Tuesday, December 7, 2010

Iran, P5+1 Meet in Geneva

Iran's Chief Nuclear Negotiator Saeed Jalili (l.) and EU Foreign Policy Chief Catherine Ashton Entering the Talks

P5+1 Delegation. US Undersecretary of State William Burns Seated in the Middle

The talks between Iran and the six major powers (P5+1) recessed Monday and will resume in a second session on Tuesday. There were low expectations before the talks began, and early reports from Monday’s session indicate that both sides repeated their positions with no immediate compromise in sight.

The West seeks an end to Iran’s uranium enrichment program. Iran would not even want to discuss such outcome. A compromise in which Iran transfers substantial amount of its low enriched uranium abroad in return for higher enriched nuclear fuel to run its research reactor remains as the only hope, although it looks increasingly out of reach.

Nevertheless, the atmosphere prevailing in the meeting yesterday was described as very positive by a number of participants. If today’s session goes well, the two sides would resume their talks early next year in Turkey.

Photos: Reuters and Getty Images / Fars News Agency


Pablo said...


Wouldn't you say that the talks went well for Iran and not the West? If Iran is pursuing a nuclear weapon, anytime they are able to buy more time, they win, no? Of course, if they are not pursuing a nuclear weapon, then none of this matters anyway.

Nader Uskowi said...


You are right on the money. The big elephant in the room is the weapons program. If Iran is pursuing it, then their strategy here is working flawlessly. Buy time, build the weapons and their delivery systems.

If Iran is not pursuing the weapons program, however, then everything it has done in the past five years were the biggest foreign policy blunders. But they are very intelligent people, aren't they? Hard to believe they commit such colossal mistakes.

Anonymous said...

almost no coverage, which is a good sign for Iran.

Go Iran go

Anonymous said...

Myself, I'm more inclined to believe the 2007 NIE on Iran that stated with reasonable certainty that Iran did not possess a current nuclear weapons program.

A newer NIE contesting those findings has not been brought forward.

Perhaps this nuclear dispute is a pretext on the part of the West, as some have argued all along? If so, that would actually be a more reasonable explanation than a "colossal mistake" on the part of the Iranians. And weren't the Iranians willing to forgo their nuclear program back in 2003, but the US ignored that faxed offer to the Swiss embassy? How do you explain that one without an explanation of this dispute being a pretext?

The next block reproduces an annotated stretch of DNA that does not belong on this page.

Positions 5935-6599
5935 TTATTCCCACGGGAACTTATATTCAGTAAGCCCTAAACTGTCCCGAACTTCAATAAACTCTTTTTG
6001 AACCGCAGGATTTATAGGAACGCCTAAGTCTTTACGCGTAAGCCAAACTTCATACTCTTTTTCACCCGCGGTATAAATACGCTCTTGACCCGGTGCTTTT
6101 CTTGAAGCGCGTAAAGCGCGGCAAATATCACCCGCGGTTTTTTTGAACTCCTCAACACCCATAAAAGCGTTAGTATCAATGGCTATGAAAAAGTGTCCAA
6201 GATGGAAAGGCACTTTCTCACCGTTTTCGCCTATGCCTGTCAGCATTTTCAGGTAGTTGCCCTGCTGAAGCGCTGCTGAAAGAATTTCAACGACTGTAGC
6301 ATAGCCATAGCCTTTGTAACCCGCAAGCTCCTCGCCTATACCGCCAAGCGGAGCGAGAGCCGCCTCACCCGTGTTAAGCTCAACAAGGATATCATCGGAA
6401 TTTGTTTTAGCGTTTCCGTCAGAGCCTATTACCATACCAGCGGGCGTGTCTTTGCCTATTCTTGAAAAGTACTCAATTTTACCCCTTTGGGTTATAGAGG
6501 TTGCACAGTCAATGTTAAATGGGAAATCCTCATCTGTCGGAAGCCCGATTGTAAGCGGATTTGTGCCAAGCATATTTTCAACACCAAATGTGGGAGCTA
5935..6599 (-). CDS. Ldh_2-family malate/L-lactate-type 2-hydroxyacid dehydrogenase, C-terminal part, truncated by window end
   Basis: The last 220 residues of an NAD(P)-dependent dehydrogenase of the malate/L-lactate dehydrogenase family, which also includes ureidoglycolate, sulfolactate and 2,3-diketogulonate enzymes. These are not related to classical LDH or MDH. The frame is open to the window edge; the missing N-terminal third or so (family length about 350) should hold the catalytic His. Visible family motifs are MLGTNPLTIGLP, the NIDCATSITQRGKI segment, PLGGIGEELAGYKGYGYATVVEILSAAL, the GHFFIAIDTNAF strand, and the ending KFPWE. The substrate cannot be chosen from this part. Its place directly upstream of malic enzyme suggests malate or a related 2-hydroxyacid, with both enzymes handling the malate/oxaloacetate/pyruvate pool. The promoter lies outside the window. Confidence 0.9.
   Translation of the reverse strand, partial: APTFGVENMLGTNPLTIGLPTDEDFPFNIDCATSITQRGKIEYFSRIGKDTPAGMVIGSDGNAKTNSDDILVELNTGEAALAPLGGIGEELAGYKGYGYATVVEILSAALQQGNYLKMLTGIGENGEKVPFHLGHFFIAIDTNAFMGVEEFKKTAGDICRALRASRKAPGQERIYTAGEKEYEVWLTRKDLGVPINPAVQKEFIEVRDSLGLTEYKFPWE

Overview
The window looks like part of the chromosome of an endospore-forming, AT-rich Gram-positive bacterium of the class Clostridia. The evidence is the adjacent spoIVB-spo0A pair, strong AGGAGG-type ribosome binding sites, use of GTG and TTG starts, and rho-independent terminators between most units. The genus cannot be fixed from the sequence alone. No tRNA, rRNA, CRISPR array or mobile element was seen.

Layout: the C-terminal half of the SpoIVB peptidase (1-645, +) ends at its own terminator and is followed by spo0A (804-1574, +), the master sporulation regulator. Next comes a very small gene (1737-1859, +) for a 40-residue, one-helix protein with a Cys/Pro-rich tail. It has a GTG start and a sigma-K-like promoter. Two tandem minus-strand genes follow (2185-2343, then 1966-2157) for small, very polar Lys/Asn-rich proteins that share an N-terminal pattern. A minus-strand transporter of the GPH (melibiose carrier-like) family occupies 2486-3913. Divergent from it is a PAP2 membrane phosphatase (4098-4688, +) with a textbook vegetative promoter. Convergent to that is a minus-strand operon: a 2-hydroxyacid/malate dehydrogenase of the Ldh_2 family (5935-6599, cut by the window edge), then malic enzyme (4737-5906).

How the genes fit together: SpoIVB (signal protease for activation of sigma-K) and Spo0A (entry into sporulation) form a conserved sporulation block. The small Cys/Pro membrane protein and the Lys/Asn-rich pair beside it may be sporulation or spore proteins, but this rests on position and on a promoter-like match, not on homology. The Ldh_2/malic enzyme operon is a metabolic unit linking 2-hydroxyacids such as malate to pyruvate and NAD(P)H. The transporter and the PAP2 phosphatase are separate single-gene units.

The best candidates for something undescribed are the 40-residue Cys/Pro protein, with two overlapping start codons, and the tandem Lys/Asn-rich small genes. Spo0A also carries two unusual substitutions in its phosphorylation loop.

Anonymous said...

Anyone familiar with the Iranian "nuclear file" knows full well that the ship has sailed as Iran has mastered the complete nuclear cycle. The US and the so-called "west" is hardly in a position to do much about it, considering their economic and military bankruptcy. The Zionists have barked for well over two decades with hollow threats of "bombing" Iran and then ran with their tail between their legs when the cruch time came when Iran crossed the "threshold" sometime in 2008. The Zionist failure in Lebanon and US disasters in Iraq and Af-Pak exposed the hollowness of their military boasts. Taking on Iran, a nation of 80 million, integrated with the Asian and Chinese economies, with a potent military retaliatory capability, bristling new medium to intermediate range missiles, capable of hitting most of Europe is beyond the pale of US and Zionists. Iran called their bluff and as expected and won the day- Carpe Diem.

These "talks" are just face saving for the US and EU as Iran has no intention of compromising on its legitimate rights. The "western" thugs will have to work out a modus-vivendi with Iran or face total collapse in the region.